The cost of Covid-19 denialism is high in terms of lives and money for Sweden, Brazil, Russia, and the US. Denying that Covid-19 takes precedence over the economy misses the point that economic demand won’t grow until fear of Covid-19 diminishes so that high-income people boost demand. Losing a few more souls to Covid-19 now will not bring back the economy and save more people later on. Covid-19 has baked in that future loss of life already.
Last week the EU provided Brazil, Russia, and the US with a mirror to reflect on their respective Covid-19 responses. The mirror is in the form of travel regulations, the Covid-19 criteria a country must meet before it can send travelers to EU countries that have beat back the first wave of Covid-19. Residence of these three countries cannot travel to Europe, even rich ones who arrive on private jets.
This is, of course, a blow to US airlines that want to re-start intercontinental routes. Beyond that, it signals that if a country’s leadership won’t comply with its own public health recommendations, eventually either they comply or they isolate their countries from the world, further hampering their own economic recoveries. Sweeping Covid-19 under the rug starts a death spiral, as it were, in the world economy.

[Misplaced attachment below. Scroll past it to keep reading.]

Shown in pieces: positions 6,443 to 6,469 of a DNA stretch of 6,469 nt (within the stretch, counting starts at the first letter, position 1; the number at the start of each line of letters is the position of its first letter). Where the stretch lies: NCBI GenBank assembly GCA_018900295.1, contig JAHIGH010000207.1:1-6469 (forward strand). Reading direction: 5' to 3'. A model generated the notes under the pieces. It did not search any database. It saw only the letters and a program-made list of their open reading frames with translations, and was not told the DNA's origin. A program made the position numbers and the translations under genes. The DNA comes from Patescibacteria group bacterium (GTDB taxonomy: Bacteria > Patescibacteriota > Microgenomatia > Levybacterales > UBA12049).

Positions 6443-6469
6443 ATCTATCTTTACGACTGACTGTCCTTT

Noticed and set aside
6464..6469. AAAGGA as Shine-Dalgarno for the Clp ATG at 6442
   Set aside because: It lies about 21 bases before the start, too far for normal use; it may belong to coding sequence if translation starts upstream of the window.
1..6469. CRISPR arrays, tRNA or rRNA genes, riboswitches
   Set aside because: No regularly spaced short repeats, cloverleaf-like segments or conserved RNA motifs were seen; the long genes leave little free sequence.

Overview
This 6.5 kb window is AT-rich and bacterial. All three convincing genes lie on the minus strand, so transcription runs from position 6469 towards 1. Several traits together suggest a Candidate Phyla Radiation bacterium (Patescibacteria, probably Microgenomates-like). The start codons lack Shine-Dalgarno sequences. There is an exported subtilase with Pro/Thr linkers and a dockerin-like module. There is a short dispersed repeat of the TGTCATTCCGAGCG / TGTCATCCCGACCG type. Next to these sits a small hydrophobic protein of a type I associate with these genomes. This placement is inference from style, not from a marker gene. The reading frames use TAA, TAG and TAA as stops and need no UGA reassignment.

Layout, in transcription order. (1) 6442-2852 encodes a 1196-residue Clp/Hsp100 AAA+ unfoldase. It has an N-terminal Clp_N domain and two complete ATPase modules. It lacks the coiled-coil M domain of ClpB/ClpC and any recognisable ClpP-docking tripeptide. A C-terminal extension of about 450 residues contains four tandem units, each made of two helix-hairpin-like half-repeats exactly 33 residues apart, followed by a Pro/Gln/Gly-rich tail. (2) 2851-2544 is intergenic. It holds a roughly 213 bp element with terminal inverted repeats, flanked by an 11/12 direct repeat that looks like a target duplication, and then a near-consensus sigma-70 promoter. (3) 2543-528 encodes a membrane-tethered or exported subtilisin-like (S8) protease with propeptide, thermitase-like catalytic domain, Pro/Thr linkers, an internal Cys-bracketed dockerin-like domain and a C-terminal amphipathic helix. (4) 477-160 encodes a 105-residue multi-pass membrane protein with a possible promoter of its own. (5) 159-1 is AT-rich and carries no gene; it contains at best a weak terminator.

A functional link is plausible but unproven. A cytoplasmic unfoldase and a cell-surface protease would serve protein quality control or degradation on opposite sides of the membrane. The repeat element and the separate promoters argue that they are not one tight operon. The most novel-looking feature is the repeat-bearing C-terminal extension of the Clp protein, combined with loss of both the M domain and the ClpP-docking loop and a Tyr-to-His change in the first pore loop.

Perhaps more disheartening this week than Trump’s racist Independence Day jeremiad was reading Trump’s new Covid-19 campaign messaging, that the US must “learn to live with it.” This is a picture of what Trump wants the US to live with.
Trump’s denialism enables his supporters to make irrational claims. Individual freedom is more important than forcing citizens to wear masks. Business must stay open to support the economy. Look! The mortality rate of Covid-19 isn’t rising as cases rise, so it’s not as deadly now!
The US now finds itself where it was in March. For the sake of Trump’s re-election, the US must “learn to live with it.”
Yesterday, my friends Will and U.b. took me to their vineyard near Sant Marti for a lavender harvest. It was my first big trip to the countryside outside Barcelona since I arrived six months ago. The valley where cava is produced reminded me of California wine country. I felt at home.
The crowd was a blend of Spaniards, Brits, and Americans. A lot of our conversation during the course of the day was about Covid-19, of course. We’re learning to live with Covid-19 here, but our version of “learning to live with it” is different from the White House version. We’re intent on keeping the case numbers low, not watching them skyrocket.
There was excitement and trepidation about the prospect of travel. Will and U.b. are driving and taking ferries to Greece. Others were traveling to Normandy to see the D-Day memorial. I asked about good day trips around Catalonia. Even as I read reports of a Covid-19 outbreak and lockdown in the Catalan city of Segriá, I felt safe among new friends here. There was no mention of individual rights or a need to prioritize the economy.
After almuerzo, I realized my arms were sunburned, so I mostly stayed in the shade while others cleaned up or continued harvesting. Near the end of the day U.b. was kind enough to cut a bundle of lavender for me with large flowers, something to take home as a memento. As I smelled the lavender this morning, I came to understand that yesterday we harvested more than lavender. We harvested the fruits our our Covid-19 lockdown.